Jun 4, 2008

ABARE ignores inconvenient truths

ABARE’s rigid adherence to denying realities like peak oil and climate change emerged strongly during the long reign of Dr Brian Fisher, writes Bernard Keane.

Last week’s Estimates hearings brought out again the tendency of the Australian Bureau of Agricultural and Resource Economics to base its modelling on implausibly optimistic scenarios reflecting a business-as-usual approach that ignores such inconveniences as climate change, peak oil and resistance to GM crops.

ABARE’s rigid adherence to this approach emerged strongly during the long reign of Dr Brian Fisher. Fisher headed ABARE for 18 years until he departed for the private sector in 2006. A former head of the Department of Agricultural Economics at the University of Sydney, Fisher is said to be a hardline free marketeer with a strong objection to market intervention or attempts to remedy market failure. While Fisher had been undertaking climate change modelling in the last days of the Keating Government, it was under John Howard that he found his public service calling as a willing assistant in that Government’s campaign to resist and delay carbon abatement measures.

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3 thoughts on “ABARE ignores inconvenient truths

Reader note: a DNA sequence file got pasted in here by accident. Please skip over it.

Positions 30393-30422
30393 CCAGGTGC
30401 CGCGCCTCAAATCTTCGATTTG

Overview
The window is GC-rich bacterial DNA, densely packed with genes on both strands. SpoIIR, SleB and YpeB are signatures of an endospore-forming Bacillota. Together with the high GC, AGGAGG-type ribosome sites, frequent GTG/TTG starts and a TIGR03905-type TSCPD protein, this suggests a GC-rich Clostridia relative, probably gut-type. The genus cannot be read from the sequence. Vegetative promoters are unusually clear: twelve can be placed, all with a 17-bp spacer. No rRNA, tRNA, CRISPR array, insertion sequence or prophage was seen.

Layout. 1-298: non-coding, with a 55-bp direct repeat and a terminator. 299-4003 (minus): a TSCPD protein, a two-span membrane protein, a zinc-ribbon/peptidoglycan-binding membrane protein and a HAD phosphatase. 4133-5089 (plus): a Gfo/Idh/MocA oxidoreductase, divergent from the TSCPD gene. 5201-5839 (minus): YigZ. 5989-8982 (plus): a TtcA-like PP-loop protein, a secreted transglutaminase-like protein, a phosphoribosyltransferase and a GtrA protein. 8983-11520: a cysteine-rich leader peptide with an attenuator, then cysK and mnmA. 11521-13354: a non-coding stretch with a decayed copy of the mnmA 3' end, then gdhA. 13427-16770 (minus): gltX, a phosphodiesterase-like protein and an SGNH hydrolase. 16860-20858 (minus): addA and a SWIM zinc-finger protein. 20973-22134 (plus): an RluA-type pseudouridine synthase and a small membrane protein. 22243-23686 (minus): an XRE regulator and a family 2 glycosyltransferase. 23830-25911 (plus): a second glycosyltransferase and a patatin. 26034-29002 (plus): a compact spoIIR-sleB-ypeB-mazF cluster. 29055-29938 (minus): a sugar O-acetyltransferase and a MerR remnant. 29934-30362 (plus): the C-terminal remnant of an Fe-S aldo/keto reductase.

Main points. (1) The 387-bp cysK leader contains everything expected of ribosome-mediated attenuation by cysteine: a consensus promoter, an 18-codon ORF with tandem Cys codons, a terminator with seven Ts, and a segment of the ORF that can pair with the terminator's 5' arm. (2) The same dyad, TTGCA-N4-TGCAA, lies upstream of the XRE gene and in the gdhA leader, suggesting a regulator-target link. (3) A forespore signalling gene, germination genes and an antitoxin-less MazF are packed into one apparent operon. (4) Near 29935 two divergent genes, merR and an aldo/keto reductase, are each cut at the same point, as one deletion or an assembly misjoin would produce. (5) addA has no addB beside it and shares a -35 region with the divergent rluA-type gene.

1. Connor Moran

    Bernard, “repair” ABARE? Are you mad? Exterminate it.

  2. Tony Papafilis

    More evidence why the left should be sidelined from any serious influence in society – leftys are capable of nitpicking modelling work of any kind if it gets in their political way yet refuse to acknowledge the massive flaws in modelling that they use in suport of their positon. Hence the exposed garbage that is climate change modelling is held up as irrefutable evidence of a left wing political position while those exposing its flaws are denounced. Thsi shows the left do not operate for benefit of humaty at large but for a small segment – hence it’s predisposition towards dictatorial tendencies.

  3. Roger

    Even though ABARE with its ‘steering committee’ (or sponsor committee, that the ombudsman suggested was a more appropriate name) used a variety of assumptions that tend to make carbon taxes be less than efficient; they still found that a carbon tax of A$200 a tonne (1996 dollars) essentially had no overall impact on the economy – though causing lots of changes, naturally.

    Why is there now such concern about proposed very modest changes to our taxation regime, away from taxation of value adding, personal incomes and general consumption and towards taxing resource consumption?

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